Q: Do you have any advice for coming alongside loved ones in difficult situations? A good friend was recently widowed, and my cousin was just diagnosed with a terminal illness. I want to encourage them but feel awkward about what to say.
Jim: You heart is clearly in the right place. I know it's challenging finding the right words in uncomfortable moments can be tricky.
There are several things to keep in mind about offering meaningful comfort to a friend or family member who's struggling. First of all, don't run away from whatever dark emotion they're feeling. Be willing to enter into it. Honestly, we're more apt to say something trite or insensitive when we're trying to avoid a person's pain.
Instead, connect with the person by saying, "I'm here for you" and then stay engaged. In many cases, you won't need to say anything at all; your simple presence will speak volumes. There may be moments or seasons along the way when everything in their life seems relatively "back to normal." That's when it's tempting to minimize the ongoing crisis the loved one is experiencing. But it's vitally important to keep saying and showing that you're committed to staying involved for what could still be a long and difficult journey ahead.
Another idea is to simply say, "I'm praying for you" but don't just say it, do it. When you don't have words, offer smiles, hugs and a listening ear.
It's not about finding a magic word that will take away someone's pain. Life doesn't work like that. Your role is to connect with them and let your consistent presence illustrate your love and care throughout their time of suffering.
If you'd like to reach out to our staff counselors and discuss these matters, I invite you to call 855-771-HELP (4357) or visit FocusOnTheFamily.com.
Q: It seems like my kids never stop fighting. How do I keep sibling rivalries from taking over our home?
Dr. Danny Huerta, Vice President, Parenting & Youth: Sibling rivalries are nothing new and can be quite draining. If you've been in this position as a parent, I'm sure you've had to navigate different versions or perspectives of fights between siblings. "He did this!" "But she did that!"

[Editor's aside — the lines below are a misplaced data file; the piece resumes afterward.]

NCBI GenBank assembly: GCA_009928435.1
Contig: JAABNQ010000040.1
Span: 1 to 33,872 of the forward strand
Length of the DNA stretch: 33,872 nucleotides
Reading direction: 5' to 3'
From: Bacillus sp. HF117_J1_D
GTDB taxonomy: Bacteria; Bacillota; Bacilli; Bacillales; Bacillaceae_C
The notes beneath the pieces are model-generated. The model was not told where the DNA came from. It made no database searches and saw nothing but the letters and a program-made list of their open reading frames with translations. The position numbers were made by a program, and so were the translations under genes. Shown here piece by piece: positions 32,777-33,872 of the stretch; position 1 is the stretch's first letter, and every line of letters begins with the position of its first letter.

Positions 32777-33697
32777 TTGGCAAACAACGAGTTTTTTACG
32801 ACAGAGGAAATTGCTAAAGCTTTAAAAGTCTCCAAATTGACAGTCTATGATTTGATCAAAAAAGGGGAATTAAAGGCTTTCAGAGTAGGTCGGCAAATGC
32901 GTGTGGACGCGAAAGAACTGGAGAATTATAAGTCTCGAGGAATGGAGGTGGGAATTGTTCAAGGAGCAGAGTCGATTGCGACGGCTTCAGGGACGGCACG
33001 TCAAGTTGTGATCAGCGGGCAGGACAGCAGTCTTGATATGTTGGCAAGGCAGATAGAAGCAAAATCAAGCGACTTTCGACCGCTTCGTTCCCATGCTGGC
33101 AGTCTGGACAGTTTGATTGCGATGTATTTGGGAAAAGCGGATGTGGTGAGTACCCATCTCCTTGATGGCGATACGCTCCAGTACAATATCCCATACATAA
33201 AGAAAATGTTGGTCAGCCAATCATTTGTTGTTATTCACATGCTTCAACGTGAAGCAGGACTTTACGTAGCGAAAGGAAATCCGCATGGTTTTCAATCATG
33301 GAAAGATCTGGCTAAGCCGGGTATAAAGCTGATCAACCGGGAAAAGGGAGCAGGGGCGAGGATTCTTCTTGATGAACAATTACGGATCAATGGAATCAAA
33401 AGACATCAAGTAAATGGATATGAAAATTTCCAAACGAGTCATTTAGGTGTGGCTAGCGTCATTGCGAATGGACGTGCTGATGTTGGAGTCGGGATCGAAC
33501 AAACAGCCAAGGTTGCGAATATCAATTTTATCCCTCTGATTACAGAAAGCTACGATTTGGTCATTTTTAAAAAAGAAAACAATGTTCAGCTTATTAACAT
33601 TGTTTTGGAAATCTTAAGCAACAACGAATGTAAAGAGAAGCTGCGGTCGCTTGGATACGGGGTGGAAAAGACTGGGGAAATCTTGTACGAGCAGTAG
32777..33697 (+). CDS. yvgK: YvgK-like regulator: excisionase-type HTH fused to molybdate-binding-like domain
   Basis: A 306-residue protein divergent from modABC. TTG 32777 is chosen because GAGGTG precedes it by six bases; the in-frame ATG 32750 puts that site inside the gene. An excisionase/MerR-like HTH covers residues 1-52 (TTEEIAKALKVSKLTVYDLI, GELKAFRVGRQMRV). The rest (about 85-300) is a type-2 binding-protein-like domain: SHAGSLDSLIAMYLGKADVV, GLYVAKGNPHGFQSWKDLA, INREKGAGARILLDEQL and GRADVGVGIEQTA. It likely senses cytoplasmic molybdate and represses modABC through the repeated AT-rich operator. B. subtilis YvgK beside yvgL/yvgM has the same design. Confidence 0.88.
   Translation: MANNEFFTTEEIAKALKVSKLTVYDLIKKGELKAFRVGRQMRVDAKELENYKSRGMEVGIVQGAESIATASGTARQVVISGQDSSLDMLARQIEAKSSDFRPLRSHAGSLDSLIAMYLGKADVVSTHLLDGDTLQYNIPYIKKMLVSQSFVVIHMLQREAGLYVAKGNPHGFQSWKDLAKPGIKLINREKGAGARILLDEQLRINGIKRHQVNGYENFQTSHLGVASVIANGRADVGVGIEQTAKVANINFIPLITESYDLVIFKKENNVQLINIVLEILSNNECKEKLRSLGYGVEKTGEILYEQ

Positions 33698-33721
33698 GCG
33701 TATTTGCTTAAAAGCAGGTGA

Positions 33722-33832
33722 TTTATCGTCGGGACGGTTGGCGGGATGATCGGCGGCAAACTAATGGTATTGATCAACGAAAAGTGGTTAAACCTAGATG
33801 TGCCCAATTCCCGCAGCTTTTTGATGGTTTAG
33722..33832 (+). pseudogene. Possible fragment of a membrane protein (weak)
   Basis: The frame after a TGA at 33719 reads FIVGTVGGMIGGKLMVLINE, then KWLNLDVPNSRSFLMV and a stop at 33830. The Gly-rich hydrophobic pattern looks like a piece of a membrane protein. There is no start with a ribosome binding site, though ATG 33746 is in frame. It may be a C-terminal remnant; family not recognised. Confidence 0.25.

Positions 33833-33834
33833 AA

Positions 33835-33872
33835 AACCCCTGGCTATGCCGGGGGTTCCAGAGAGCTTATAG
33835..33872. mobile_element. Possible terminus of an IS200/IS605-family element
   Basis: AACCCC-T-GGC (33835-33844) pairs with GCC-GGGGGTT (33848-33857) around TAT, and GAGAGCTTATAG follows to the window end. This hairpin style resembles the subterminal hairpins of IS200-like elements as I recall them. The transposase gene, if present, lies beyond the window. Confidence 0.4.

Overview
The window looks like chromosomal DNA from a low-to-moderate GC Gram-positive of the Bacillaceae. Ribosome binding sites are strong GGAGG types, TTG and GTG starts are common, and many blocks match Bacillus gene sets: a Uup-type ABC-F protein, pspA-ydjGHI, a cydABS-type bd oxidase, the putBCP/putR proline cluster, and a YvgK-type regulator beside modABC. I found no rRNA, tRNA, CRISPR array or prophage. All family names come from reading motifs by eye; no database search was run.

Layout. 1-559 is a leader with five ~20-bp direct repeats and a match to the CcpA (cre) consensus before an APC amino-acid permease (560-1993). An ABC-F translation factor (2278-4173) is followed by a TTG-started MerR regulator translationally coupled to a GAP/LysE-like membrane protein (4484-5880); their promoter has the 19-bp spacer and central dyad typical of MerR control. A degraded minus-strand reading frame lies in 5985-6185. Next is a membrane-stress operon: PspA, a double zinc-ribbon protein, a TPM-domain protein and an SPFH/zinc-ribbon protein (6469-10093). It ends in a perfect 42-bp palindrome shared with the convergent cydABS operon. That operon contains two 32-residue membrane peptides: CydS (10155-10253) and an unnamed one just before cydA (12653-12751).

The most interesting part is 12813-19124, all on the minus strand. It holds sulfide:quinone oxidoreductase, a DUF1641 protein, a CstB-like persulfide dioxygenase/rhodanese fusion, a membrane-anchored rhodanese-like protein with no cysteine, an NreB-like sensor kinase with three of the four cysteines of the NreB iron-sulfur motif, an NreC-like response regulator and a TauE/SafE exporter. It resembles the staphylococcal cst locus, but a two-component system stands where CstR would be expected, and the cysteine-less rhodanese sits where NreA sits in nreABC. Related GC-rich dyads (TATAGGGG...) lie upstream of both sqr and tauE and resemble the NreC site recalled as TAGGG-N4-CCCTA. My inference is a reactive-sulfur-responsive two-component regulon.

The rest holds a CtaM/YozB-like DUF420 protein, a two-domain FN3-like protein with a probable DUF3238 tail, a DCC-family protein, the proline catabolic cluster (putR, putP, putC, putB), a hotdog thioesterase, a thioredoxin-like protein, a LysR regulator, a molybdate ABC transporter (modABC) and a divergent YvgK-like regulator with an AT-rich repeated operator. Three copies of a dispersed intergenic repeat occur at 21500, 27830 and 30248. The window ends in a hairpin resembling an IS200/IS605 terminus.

When siblings argue, it puts you in a tough spot. Do you become a referee, a judge or a guide? Different reasons for sibling fights can include insecurities, selfishness, jealousy, feeling left out. Your children need your guidance to learn how to handle sibling fights. Here is a quick tip I have used with my own family called the $1 Technique.
The way it works is that when your children are arguing, you set a timer for 5 minutes. If they are unable to resolve the conflict on their own by the time the timer stops, they have chosen to hire you for $1 per minute to help them resolve it. And the one that is the most inflexible in resolving the conflict is the one responsible for the bill.
One of the most powerful questions to teach your kids to ask themselves is: "Is there another way to look at this?" Teaching your child how to build a flexible mind will grow their levels of humility, while also helping them reach the goal of resolving the conflict within 5 minutes.
Teach them how to take mental timeouts to figure out what's making their emotions bubble. Ask them, "What do you think it's like to try to resolve things with you?"
Healthy boundaries and adaptability can bring stability and flexibility to your home. To learn more about resolving sibling rivalries, go to FocusOnParenting.com.
Jim Daly is a husband and father, an author, and president of Focus on the Family and host of the Focus on the Family radio program. Catch up with him at www.jimdalyblog.com or at www.facebook.com/DalyFocus.
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